Chemical compartmentalisation by membranes: from biological mechanism to biomimetic applications

This PCCP themed issue is devoted to research into understanding, mimicking and harnessing the compartmentalisation of biology using in vitro model systems. ‘Chemical compartmentalisation by membranes: from biological mechanism to biomimetic applications‘ explores the methods physical scientists have developed to reconstitute in vitro models of biologically functional interfaces and compartments, whether they may be membranes composed of natural lipids, or biomimetic self-assembled membranes constructed from block copolymers or polyelectrolytes.

The Guest Editors for this themed collection are Barbara Ciani (University of Sheffield, UK) and Paul Beales (University of Leeds, UK) and their Editorial can be views for free until the 31st August 2015, along with this selection of articles:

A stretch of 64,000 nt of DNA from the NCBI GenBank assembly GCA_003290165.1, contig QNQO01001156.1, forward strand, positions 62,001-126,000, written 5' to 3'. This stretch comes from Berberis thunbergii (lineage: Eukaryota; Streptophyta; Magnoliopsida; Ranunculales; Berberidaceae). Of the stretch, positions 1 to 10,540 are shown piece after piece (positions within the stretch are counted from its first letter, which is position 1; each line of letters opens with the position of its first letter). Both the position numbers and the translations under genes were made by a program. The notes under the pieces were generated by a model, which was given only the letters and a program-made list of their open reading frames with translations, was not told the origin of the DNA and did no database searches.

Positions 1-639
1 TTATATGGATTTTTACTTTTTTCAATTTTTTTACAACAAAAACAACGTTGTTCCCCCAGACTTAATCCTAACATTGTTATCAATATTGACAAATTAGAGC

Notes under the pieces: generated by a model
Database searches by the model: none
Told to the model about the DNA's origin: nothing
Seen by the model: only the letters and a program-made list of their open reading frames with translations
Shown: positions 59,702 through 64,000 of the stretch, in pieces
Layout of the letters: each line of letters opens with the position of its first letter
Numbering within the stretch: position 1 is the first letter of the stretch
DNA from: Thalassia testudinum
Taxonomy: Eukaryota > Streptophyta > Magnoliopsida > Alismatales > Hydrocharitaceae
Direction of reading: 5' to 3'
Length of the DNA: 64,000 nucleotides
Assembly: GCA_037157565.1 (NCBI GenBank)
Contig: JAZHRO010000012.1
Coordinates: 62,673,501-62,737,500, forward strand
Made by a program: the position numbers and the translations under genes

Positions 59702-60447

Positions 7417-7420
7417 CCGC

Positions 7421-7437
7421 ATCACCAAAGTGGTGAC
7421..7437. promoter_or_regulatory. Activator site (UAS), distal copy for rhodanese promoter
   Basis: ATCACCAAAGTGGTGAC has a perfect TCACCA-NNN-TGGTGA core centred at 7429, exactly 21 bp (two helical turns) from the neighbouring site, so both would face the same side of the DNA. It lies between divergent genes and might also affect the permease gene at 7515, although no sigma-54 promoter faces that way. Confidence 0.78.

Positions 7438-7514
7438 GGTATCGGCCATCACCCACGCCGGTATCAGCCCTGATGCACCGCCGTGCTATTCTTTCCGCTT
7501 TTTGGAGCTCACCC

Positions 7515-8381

Credit: Barbara Ciani and Paul Beales

Bioinspired nanoreactors for the biomineralisation of metallic-based nanoparticles for nanomedicine, Jennifer Bain and Sarah S Staniland, Phys. Chem. Chem. Phys.,2015,17, 15508-15521, DOI: 10.1039/C5CP00375J

Protein synthesis in artificial cells: using compartmentalisation for spatial organisation in vesicle bioreactors, Yuval Elani, Robert V. Law and Oscar Ces, Phys. Chem. Chem. Phys.,2015,17, 15534-15537, DOI: 10.1039/C5CP05933F (Open Access)

Mechanical and molecular basis for the symmetrical division of the fission yeast nuclear envelope, Stefania Castagnetti, Bojan Božič and Saša Svetina, Phys. Chem. Chem. Phys.,2015,17, 15629-15636, DOI: 10.1039/C5CP01243K

Native silica nanoparticles are powerful membrane disruptors, Hend I. Alkhammash, Nan Li, Rémy Berthier and  Maurits R. R. de Planque, Phys. Chem. Chem. Phys.,2015,17, 15547-15560, DOI: 10.1039/C5CP05882H

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